As I approached the end pages, I realised there were not enough words left to complete the story itself. This was book three of a pretty mysterious and intriguing plot, and I was so sure the wait would be worth it. There had to be a really good reason for all everything going on. But just like book one, the ending isn’t satisfying.

How does human emotions link to a cure? What was the point of the telepathy, because it didn’t seem to have a role past book 1? What was Thomas’ true feelings about you-know-who, (because killing off a character doesn’t resolve anything)? Why were the grievers made? Why not humane deaths, or even just alluding to the perception of deaths (because neuroscientists know that perception is reality, so if WICKED is interested in brain patterns, all they need to do is create illusions which would be easier, quicker, less wasteful, and more humane)? Why? Why? Why?

It’s a fast-paced book in some regards, but it wasn’t the book three this series needed.

Source: Bought it!

Thursday, 31 May 2018

Book Review: The Scorch Trials

THE SCORCH TRIALS by James Dashner
4 Stars
Verdict: Action packed, just don't overthink it!
#1 - The Maze Runner
#3 - The Death Cure


Out of the maze and into the frying pan, Thomas and his friends now have to make it across the scorched earth if they want to be cured of the Flare. To get there, they'll have to survive the Cranks who already have the flare, and some are more Gone than others...

This series is very readable, even though it doesn't give a lot of answers or make a lot of sense. The chapters are short, most ending on a slight twist or revelation, and there's plenty of action, drama, and danger. The characters also come out of their shells a bit more, and the true world starts to rears it's scorched head, constantly throwing new challenges in Thomas' way.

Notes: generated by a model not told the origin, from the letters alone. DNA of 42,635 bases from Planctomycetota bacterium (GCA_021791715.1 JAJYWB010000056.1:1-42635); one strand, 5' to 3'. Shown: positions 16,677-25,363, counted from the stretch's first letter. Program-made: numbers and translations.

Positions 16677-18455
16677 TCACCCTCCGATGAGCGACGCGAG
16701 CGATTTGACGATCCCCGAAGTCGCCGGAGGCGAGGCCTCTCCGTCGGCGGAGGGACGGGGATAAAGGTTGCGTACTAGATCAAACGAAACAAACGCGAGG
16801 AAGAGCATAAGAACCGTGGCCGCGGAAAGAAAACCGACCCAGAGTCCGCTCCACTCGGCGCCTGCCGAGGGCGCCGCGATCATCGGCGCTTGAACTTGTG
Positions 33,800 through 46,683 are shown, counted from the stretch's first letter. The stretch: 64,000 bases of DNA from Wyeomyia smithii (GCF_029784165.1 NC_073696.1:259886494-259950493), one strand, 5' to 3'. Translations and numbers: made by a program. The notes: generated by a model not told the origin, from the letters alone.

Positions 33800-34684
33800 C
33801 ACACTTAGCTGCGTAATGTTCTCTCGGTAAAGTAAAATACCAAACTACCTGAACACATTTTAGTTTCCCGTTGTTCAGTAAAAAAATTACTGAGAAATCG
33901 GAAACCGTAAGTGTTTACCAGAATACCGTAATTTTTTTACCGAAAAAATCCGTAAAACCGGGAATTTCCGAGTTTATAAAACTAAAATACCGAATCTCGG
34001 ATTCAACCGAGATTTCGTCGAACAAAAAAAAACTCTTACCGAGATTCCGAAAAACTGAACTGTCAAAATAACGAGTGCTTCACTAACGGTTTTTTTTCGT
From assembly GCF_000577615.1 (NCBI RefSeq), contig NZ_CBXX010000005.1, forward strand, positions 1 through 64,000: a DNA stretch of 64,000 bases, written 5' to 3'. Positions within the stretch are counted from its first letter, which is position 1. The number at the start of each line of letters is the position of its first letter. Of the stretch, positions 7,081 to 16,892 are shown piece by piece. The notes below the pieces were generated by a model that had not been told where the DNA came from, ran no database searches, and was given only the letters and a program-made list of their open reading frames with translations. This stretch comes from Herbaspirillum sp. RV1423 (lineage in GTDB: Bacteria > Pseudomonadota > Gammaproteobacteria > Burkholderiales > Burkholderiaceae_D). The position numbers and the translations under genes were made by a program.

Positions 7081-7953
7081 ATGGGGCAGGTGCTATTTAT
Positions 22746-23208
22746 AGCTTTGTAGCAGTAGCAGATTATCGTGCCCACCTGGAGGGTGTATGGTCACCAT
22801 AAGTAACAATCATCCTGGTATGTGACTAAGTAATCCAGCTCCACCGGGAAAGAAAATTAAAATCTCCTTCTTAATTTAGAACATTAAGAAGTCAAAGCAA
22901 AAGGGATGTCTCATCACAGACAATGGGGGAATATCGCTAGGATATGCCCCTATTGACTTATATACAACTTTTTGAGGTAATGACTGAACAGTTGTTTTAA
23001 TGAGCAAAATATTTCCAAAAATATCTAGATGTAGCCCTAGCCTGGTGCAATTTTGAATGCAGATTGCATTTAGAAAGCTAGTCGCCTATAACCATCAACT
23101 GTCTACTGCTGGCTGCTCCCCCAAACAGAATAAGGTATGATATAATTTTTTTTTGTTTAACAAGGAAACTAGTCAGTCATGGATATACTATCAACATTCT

I had the same issues with this book as the last. Thomas's journey is very entertaining, but the answers are loose tie ins that will fall to bits if you pull at them. It just doesn't make a lot of sense if you think about it (I'm being vague here to avoid spoilers). The action, twists, and horrors come first - the explanations are not as important, or so it would seem. As long as you can get to grips with that, there's a great book to enjoy in this.

With all that has happened, I feel like I have even more questions now than I did after book one. If book three pulls through with some answers, this will be a great series. There are some great mysteries in this, as long as there are fitting answers, and I'm not entirely sure if Dashner has them. It really does depend on what all these trials really mean...

Source: Bought it!

Thursday, 24 May 2018

Book Review: Magic Bitter, Magic Sweet

MAGIC BITTER, MAGIC SWEET by Charlie M. Holmberg
3 Stars
Verdict: A strange way to bake a cake.


Note: I listened to the audio-book for this one, which was a new experience for me.

Maire is a baker who can infuse her creations with emotions, enriching the eater with love, happiness, luck, strength - anything she puts her mind to. She only has memories of the last four years, and so doesn't know how she acquired this skill, and is happy to work in a small shop, selling her cakes for little or nothing. When marauders raid her village and turn her into a slave, Maire meets Allemus, a strange man who can see the magic in her and wants to use it in bizzare and nefarious ways.